Qadan culture

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Qadan Culture
Upper Egypt- shows the spread of Qadan Culture along the Nile River (approx. 15,000 years ago)
Geographical range Upper Egypt
Period Mesolithic
Dates 13,000 B.C.E. — 9,000 B.C.E.
Major sites Cemetery 117
Preceded by Sebilian
Followed by Harifian

The Qadan culture (13,000-9,000 BC) was an ancient culture that, archaeological evidence suggests, originated in Northeast Africa approximately 15,000 years ago,[1][2] specifically in Upper Egypt (present day south Egypt). This way of life is estimated to have persisted for approximately 4,000 years, and was characterized by hunting, as well as a unique approach to food gathering that incorporated the preparation and consumption of wild grasses and grains.[1][2] Systematic efforts were made by the Qadan people to water, care for, and harvest local plant life, but grains were not planted in ordered rows. [3]

Sites from this period span from the Second Cataract of the Nile to Tushka, situated approximately 250 kilometers upriver from Aswan.[4]

In archaeological terms, the Qadan culture is generally viewed as a cluster of Mesolithic Stage communities living in Nubia in the upper Nile Valley prior to 9000 BC. At a time of relatively high water levels in the Nile, it is characterized by a diverse stone tool industry that is taken to represent increasing degrees of specialization and locally differentiated regional groupings.[3] Large numbers of grinding stones and blades have been found with glossy films of silica on them, which could possibly be the result of cutting grass stems on their surfaces. [5] There is some evidence of conflict between the groups, suggesting periods of invasion or intense inter-tribal war.[3] In fact, about 40 percent of individuals buried in the Jebel Sahaba cemetery near the border of Sudan on the Nile river show signs of fatal wounds caused by projectiles,[6] from weapons such as spears, darts, or arrows.[5] The remains found in the cemeteries suggest that ritual burials were practiced.[5]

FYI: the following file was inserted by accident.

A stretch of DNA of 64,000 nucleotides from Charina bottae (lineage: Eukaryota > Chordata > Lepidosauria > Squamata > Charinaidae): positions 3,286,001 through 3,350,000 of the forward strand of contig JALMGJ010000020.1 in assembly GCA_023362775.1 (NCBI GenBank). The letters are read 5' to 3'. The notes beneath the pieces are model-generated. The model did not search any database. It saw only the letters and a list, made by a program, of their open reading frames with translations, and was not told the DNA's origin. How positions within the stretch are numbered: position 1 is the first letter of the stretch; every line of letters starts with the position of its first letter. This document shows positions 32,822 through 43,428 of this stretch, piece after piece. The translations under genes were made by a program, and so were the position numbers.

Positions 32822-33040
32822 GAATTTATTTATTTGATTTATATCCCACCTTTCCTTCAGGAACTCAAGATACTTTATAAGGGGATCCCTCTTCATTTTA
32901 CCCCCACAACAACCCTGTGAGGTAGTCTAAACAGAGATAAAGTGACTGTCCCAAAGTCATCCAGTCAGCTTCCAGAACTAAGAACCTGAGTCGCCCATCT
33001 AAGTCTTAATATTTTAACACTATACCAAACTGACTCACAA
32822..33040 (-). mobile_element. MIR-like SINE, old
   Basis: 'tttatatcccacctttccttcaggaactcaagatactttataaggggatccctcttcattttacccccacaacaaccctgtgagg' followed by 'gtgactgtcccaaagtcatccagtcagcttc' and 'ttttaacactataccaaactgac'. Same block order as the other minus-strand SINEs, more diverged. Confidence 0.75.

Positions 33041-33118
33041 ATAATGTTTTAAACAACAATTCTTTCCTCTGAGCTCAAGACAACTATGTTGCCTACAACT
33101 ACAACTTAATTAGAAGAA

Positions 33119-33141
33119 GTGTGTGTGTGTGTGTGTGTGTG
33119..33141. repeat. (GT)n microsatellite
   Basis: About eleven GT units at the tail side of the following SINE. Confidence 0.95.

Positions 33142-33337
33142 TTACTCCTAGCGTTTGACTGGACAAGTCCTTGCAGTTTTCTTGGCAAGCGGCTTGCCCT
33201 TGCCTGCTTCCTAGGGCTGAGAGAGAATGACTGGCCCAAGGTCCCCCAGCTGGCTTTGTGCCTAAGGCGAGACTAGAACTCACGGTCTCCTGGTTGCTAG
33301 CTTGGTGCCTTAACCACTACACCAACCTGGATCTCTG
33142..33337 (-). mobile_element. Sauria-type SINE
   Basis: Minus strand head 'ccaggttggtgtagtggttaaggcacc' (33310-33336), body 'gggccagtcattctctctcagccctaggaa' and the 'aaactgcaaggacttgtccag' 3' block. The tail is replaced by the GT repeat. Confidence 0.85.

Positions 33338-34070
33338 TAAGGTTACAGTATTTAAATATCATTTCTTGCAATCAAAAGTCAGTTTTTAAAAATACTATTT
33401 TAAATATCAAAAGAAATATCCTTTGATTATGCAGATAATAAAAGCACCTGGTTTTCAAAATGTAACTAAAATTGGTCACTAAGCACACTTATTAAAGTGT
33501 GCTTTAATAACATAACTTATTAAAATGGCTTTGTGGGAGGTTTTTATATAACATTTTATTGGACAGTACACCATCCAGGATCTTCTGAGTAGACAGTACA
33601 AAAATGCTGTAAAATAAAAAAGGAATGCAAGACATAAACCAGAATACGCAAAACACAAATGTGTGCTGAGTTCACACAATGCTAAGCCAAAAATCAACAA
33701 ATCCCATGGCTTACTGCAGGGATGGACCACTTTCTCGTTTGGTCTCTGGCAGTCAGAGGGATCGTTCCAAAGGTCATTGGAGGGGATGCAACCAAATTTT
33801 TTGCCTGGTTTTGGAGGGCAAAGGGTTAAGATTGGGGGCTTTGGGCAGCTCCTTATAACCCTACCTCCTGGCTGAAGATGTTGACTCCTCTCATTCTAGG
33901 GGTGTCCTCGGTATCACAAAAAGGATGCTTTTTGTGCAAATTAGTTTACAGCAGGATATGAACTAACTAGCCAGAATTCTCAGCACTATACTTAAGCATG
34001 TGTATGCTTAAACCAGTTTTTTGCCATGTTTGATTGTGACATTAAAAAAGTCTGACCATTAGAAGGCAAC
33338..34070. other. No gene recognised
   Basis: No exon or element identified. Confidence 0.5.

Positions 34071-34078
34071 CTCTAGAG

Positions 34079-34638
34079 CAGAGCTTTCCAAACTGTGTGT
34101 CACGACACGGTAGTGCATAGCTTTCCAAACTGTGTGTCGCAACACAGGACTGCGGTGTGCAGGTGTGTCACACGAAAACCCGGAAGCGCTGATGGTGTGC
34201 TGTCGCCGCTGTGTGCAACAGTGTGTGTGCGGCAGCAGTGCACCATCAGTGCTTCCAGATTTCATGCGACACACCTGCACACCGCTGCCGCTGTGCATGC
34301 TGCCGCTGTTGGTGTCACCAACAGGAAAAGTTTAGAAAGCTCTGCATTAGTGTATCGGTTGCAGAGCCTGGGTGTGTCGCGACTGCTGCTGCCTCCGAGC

The Qadan economy was based on fishing, hunting, and, as mentioned, the extensive use of wild grain.[3]

References[edit]

  1. ^ a b Phillipson, DW: African Archaeology, page 149. Cambridge University Press, 2005.
  2. ^ a b Shaw, I & Jameson, R: A Dictionary of Archaeology, page 136. Blackwell Publishers Ltd, 2002.
  3. ^ a b c d Darvill, T: The Concise Oxford Dictionary of Archaeology, Copyright © 2002, 2003 by Oxford University Press.
  4. ^ Facts On File, Incorporated (2009). Encyclopedia of the Peoples of Africa and the Middle East. Infobase Publishing. p. 777. 
  5. ^ a b c "Egypt: History - The Upper Paleolithic". Tour Egypt. Tour Egypt. June 20, 2011. Archived from the original on January 12, 2010. Retrieved June 12, 2014. 
  6. ^ Facts On File, Incorporated (2009). Encyclopedia of the Peoples of Africa and the Middle East. Infobase Publishing. p. 777.